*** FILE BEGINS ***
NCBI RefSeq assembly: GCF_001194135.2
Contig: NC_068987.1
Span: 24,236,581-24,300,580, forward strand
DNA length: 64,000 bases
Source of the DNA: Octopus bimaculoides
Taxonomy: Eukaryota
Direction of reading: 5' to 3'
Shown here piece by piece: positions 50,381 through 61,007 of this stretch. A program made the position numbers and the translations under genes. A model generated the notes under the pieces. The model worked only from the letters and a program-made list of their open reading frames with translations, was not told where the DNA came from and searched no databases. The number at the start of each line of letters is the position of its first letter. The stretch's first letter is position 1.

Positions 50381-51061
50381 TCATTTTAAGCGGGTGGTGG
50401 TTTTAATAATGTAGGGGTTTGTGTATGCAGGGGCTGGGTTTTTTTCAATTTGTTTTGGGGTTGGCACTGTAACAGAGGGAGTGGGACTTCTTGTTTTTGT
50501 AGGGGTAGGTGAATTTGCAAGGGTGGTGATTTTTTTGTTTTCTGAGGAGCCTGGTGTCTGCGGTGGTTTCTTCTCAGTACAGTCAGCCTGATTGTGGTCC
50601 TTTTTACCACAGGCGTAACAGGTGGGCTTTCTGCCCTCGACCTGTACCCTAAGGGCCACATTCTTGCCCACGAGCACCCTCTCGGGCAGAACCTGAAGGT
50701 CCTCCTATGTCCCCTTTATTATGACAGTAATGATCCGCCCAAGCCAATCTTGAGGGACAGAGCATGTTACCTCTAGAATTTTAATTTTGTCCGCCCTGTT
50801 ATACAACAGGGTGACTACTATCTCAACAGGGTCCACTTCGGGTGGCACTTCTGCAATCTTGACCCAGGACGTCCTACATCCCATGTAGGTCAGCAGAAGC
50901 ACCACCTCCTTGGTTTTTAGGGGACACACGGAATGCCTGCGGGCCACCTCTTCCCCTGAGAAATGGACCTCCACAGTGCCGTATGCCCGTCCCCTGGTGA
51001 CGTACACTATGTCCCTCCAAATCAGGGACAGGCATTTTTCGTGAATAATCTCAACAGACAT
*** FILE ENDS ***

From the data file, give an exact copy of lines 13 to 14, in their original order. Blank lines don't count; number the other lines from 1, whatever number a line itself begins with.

50601 TTTTTACCACAGGCGTAACAGGTGGGCTTTCTGCCCTCGACCTGTACCCTAAGGGCCACATTCTTGCCCACGAGCACCCTCTCGGGCAGAACCTGAAGGT
50701 CCTCCTATGTCCCCTTTATTATGACAGTAATGATCCGCCCAAGCCAATCTTGAGGGACAGAGCATGTTACCTCTAGAATTTTAATTTTGTCCGCCCTGTT